The simplest interpretation of this is that it's the dark matter halos moving off with the galaxies. (Whatever dark matter is, it's been known for ages it has to interact very weakly with visible matter. So it's not surprising it didn't get whacked by the gas.)

If you try to avoid dark matter by avoiding gravity, you need a modification that is out of whack with the modifications needed to explain other stuff like galaxy rotation curves. And you still can't do it without dark matter, so if you want modified gravity you have to have something like three different (big) modifications PLUS you still need some dark matter, although it could have different properties from what you infer using normal gravity (Einstein's gravity).

In principle you probably could still make a consistent modified gravity theory, but since it was originally proposed to get rid of dark matter Occam's razor says forget it. For that matter, since modified gravity now needs three extra things tacked on to explain different observations, that's more for the razor.

Ordinary gravity with dark matter explains all of those with a single, simpler picture. The properties of the matter we infer from that picture are odd, but not completely crazy. Like it's electrically neutral - and so is matter in general, as Solomon pointed out.

It may be time to dig up some "ancient history" of dark matter in another post.

Back soon,

Ben

Ben Owen
Ben Owen
Joined: 21 Dec 04
Posts: 117
Credit: 33,817,954
RAC: 17,033

OK, some "ancient" history -

OK, some "ancient" history - as in 15 years ago when I was an undergrad.

People knew about the rotation curves of galaxies implying dark matter. If you didn't modify gravity (which no one did at the time), you could infer from the rotation curves that the dark stuff was spread out around each galaxy in a more or less spherical shape.

Particle physicists liked the idea of WIMPs - Weakly Interactive Massive Particles. Like if neutrinos had mass, they might provide what was missing to make the galaxy rotation work. Later we found out neutrinos are indeed massive, but they're too light and there aren't enough of them. No problem, particle theorists predict lots of potential WIMPs. These days the favorite seems to be supersymmetric partners to ordinary matter particles, which would have to be VERY heavy explaining why we haven't seen them yet in accelerators on Earth.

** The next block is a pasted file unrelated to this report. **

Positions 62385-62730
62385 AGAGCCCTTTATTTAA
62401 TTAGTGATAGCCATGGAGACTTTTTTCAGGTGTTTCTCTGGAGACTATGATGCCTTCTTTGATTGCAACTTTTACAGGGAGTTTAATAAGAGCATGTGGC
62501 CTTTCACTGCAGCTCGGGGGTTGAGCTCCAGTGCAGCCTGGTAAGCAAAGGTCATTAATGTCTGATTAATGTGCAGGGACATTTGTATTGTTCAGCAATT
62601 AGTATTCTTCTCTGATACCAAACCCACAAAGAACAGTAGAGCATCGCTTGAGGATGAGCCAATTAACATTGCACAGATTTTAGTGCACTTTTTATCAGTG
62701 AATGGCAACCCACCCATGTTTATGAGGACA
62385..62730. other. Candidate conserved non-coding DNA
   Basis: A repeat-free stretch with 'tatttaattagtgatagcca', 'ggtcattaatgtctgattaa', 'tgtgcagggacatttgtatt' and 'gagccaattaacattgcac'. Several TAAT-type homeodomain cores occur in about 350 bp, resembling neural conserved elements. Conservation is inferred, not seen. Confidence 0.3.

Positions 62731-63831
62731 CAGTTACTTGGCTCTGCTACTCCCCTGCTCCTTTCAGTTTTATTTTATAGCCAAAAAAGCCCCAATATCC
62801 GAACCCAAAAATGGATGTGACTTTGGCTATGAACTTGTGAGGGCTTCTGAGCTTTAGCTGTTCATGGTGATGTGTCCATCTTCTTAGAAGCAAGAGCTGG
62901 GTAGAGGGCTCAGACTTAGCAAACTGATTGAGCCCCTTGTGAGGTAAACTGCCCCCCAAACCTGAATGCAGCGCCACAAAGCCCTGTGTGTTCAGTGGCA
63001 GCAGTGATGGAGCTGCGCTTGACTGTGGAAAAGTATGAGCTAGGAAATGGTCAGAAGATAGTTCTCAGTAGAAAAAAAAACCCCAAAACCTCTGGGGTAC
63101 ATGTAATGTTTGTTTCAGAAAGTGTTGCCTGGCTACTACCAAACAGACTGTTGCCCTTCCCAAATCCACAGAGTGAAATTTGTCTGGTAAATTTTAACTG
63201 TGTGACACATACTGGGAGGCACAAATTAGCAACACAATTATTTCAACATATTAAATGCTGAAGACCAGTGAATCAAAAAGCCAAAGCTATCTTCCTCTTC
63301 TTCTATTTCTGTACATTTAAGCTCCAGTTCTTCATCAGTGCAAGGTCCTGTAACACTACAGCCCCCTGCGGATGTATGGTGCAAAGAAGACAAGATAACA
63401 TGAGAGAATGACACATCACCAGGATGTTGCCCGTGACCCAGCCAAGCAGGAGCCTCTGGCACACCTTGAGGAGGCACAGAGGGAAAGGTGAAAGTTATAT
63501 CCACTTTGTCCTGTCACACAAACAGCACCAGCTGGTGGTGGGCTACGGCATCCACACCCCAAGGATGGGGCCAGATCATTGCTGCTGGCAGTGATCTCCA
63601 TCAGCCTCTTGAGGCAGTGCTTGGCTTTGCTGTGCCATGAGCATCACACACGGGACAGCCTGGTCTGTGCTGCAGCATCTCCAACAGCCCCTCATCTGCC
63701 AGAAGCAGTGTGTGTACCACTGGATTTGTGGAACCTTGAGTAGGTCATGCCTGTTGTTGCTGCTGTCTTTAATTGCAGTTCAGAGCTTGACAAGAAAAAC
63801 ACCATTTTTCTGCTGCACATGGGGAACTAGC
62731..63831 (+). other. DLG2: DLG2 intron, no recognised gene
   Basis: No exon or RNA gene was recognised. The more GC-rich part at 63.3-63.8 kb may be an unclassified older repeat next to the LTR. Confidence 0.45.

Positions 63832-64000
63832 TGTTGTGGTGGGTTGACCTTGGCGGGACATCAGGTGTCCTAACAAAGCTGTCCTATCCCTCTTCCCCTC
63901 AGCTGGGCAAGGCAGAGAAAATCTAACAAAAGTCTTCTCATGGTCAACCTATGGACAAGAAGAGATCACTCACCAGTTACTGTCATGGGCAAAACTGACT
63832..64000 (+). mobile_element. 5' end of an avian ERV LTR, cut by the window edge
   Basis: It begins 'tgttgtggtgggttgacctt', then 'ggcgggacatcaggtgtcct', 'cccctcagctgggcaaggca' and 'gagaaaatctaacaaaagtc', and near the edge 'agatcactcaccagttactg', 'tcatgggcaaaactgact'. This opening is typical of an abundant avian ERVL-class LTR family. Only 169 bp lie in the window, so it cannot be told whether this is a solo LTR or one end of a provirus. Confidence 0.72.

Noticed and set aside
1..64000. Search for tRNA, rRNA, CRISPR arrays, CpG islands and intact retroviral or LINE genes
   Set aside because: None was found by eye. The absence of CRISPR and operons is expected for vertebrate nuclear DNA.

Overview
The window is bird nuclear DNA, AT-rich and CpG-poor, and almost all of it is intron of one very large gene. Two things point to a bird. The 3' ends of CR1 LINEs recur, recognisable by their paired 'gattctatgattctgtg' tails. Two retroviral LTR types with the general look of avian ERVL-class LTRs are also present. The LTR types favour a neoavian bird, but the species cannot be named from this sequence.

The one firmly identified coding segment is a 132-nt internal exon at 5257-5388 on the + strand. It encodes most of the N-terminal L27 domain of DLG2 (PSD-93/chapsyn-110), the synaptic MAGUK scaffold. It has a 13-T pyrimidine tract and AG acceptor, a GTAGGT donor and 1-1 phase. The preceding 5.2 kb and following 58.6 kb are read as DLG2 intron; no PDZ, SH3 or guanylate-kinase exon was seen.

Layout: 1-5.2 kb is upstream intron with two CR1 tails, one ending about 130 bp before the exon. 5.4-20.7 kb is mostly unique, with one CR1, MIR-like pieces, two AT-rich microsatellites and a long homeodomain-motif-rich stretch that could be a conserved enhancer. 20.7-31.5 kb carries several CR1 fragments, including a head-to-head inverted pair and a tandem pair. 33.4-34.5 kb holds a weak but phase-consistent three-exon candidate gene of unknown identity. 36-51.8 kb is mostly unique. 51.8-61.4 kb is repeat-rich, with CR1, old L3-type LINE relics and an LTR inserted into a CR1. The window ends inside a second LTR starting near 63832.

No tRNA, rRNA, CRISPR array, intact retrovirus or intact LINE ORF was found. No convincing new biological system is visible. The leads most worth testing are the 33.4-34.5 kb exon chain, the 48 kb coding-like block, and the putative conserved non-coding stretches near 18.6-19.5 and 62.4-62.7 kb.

But some astronomers said ha - we've known for ages that our galaxy has a "halo" of old, mostly dim stars spread out in a sort of spherical shape. Maybe it's got a lot more really old, really small, really dim ones we haven't seen. Maybe down to Jupiter size. And we'll one-up the particle physicists by calling these MACHOs, or Massive Compact Halo Objects. They can beat the WIMPs because it's relatively easy to test for them: Look for microlensing events.

What is microlensing? Again it's the idea that light from a far off object bends around one that's in the way, distorting the image. The galaxies I was talking about in the last post have shape distortions, but those are hard to detect. And in those days they couldn't detect that many far off galaxies. But there were plenty of stars outside in neighboring galaxies whose light would have to pass through the MACHOs to get to us. If a MACHO went briefly in front of one of those stars, the lensing would momentarily brighten it.

So they proposed to observe a bunch of stars in a nearby galaxy and look for microlensing. The project was funded, partly because even if they didn't find MACHOs they'd find a lot of intrinsically variable stars, and those are neat for all sorts of reasons. Long story short, they did indeed find a bunch of neat stuff about ordinary variable stars, but nowhere near enough MACHOs to account for the missing matter.

So the dark matter had to be stuff less massive than some limit, I forget but it's something Jupiter-ish. There's wiggle room in that constraint, but basically it looks like the WIMPs beat the MACHOs.

And of course these days we know that even that still-mysterious dark matter is a minority of the universe. Interesting times indeed.

I hope that amused,

Ben

tullio
tullio
Joined: 22 Jan 05
Posts: 1,994
Credit: 31,556,858
RAC: 11,412

Ben, thanks again. A dumb

Ben, thanks again. A dumb question: if dark matter exists, which is its temperature? Does dark matter obey the laws of thermodynamics?
Tullio

Comment viewing options

Select your preferred way to display the comments and click "Save settings" to activate your changes.